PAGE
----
House of Representatives Convenes Hearing on Costa Concordia to Avoid "Collateral Damage" to Cruise Industry
Yesterday the House of Representatives Committee on Transportation and Infrastructure convened a hearing on the Costa Concordia disaster.
As I mentioned in prior articles, I was concerned that the Chairman of the committee, John Mica, a Republican from Florida who is an unabashed supporter of the Florida-based cruise industry, would use the hearing as a platform to praise the cruise lines and help them try and rehabilitate their tarnished reputation.
I was right. The hearing yesterday began with the committee members praising the cruise industry and "applauding" the cruise lines for what they described as an "excellent" safety record. Chairman Mica described cruising as a "joyful," "pleasurable" and "incredible" experience. Congressman Young from Alaska trumped the Italian investigators and announced that "there was nothing wrong with that ship." He applauded the industry's "great safety record," and warned against against "casting aspersions" on the cruise lines. Congresswoman Maxine Brown, also a cruise lines supporter from Florida and a former travel agent, praised the cruise industry as providing the "safest" form of transportation in the world.
The cruise line and CLIA representatives touched on all of their "talking points," and then scurried out a back door behind the hearing room to avoid the press.
Although Congresswoman Doris Matsui (CA) and Congresswoman Mazie Hirono (Hawaii) asked some tough questions, the hearing was mostly a pep rally for the cruise industry.
Most disappointing was the involvement of Congressman Elijah Cummings (photo left) who, like all of the other committee members never mentioned the dead U.S. passengers (Gerald Heil, age 69, and Barbara Heil, age 70, of Minnesota) by name.
How can the U.S. House of Representative conduct an inquiry into a cruise disaster which kills two Americans where no one even mentions the names of the dead couple?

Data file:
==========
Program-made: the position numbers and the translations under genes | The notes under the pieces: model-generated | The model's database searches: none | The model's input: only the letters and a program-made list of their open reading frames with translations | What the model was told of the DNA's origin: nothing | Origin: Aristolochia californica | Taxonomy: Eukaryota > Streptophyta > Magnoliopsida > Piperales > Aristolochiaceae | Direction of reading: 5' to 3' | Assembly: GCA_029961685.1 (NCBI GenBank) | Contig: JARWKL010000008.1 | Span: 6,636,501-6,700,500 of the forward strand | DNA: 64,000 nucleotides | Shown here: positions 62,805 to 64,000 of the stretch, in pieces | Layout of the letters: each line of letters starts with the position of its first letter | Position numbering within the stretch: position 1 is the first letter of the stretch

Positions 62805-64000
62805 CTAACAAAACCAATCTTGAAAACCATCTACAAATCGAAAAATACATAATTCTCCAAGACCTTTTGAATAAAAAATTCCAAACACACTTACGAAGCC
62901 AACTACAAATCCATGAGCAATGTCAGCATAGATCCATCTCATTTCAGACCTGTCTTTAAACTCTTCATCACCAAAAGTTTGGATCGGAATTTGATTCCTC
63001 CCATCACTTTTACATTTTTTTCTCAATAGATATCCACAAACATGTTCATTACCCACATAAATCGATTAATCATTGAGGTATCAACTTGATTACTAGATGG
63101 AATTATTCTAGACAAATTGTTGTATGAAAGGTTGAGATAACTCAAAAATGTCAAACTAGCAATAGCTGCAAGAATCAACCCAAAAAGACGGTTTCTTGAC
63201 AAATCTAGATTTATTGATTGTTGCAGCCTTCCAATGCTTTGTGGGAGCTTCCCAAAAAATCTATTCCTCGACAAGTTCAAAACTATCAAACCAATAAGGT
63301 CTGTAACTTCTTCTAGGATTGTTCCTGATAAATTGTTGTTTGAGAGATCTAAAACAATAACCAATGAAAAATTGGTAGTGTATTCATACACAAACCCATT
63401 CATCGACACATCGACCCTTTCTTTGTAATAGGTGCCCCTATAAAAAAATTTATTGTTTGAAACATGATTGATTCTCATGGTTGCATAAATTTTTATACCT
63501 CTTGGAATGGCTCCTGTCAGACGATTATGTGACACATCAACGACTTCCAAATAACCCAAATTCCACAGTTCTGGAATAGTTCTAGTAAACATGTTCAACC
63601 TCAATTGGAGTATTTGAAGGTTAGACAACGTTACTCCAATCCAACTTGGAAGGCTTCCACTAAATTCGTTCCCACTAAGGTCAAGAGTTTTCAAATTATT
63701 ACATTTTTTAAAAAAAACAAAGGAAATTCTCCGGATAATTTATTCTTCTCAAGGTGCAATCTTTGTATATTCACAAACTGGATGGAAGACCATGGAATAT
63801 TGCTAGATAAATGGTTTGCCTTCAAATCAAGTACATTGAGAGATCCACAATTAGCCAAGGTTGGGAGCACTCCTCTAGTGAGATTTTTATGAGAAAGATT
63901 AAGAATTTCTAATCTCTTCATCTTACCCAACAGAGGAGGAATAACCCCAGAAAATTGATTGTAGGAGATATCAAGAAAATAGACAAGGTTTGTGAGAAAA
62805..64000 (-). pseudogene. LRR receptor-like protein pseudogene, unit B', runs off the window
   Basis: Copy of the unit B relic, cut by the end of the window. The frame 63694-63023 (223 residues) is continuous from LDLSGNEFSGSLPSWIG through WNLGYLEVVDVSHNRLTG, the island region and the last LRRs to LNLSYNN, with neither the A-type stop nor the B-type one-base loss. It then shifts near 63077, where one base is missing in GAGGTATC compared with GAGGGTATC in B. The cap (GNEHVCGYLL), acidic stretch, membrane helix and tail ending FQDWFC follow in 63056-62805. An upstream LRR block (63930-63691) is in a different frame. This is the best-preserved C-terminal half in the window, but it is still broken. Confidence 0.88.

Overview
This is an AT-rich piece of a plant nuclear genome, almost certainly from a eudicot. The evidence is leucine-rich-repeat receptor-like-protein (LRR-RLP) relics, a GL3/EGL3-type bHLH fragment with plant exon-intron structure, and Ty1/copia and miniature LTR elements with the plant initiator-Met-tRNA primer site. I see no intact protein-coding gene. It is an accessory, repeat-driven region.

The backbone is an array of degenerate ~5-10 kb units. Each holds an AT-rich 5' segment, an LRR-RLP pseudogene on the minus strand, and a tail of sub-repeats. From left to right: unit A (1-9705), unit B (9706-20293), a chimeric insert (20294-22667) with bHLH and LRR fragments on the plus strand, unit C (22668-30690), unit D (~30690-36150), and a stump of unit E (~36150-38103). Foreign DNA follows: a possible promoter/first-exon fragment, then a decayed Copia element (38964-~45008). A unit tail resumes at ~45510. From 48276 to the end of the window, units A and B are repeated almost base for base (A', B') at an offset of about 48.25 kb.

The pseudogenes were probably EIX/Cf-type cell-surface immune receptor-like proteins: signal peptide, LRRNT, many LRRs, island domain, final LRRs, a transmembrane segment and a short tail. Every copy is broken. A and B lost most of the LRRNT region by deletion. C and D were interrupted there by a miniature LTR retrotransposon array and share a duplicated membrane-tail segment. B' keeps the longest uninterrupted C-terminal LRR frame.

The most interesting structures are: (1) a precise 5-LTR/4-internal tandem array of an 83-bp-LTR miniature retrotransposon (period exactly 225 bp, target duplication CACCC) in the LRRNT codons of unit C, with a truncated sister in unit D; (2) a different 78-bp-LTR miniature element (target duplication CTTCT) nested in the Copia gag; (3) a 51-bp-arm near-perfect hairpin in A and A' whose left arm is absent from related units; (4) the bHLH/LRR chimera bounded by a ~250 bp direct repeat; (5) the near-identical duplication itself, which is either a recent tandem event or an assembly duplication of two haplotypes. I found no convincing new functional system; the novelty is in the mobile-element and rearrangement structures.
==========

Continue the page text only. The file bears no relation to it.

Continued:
Congressman Cummings, usually an even keeled legislator who has treated cruise victims with respect, made clear that his primary concern was for the reputation and economic interests of the cruise lines. He brought up the issue of what he described as avoiding "collateral damage." He said to the C-SPAN audience that he wanted to make certain that no one came away from the hearing with an impression that cruise lines were not safe.
Collateral damage? Thirty two people dead or missing and Mr. and Ms. Heil's bodies remain trapped in the bowels of the Costa Concordia. And Congressman Cummings is concerned that the cruise industry's reputation may be collaterally damaged by the investigation?
Later this morning, the Senate will be convening its own hearing on the Concordia debacle. Let's hope that the Senate takes the tragedy more seriously and asks some tough questions.Maech
March 1, 2012 Update:
The Fort Lauderdale Sun-Sentinel news paper echoed the sentiments in our article with "Congressional Hearing On Cruise-Ship Safety Turns Into Love-Fest for Industry."
Don't forget to read: Six Lies The Cruise Lines Will Tell You After The Costa Concordia Crash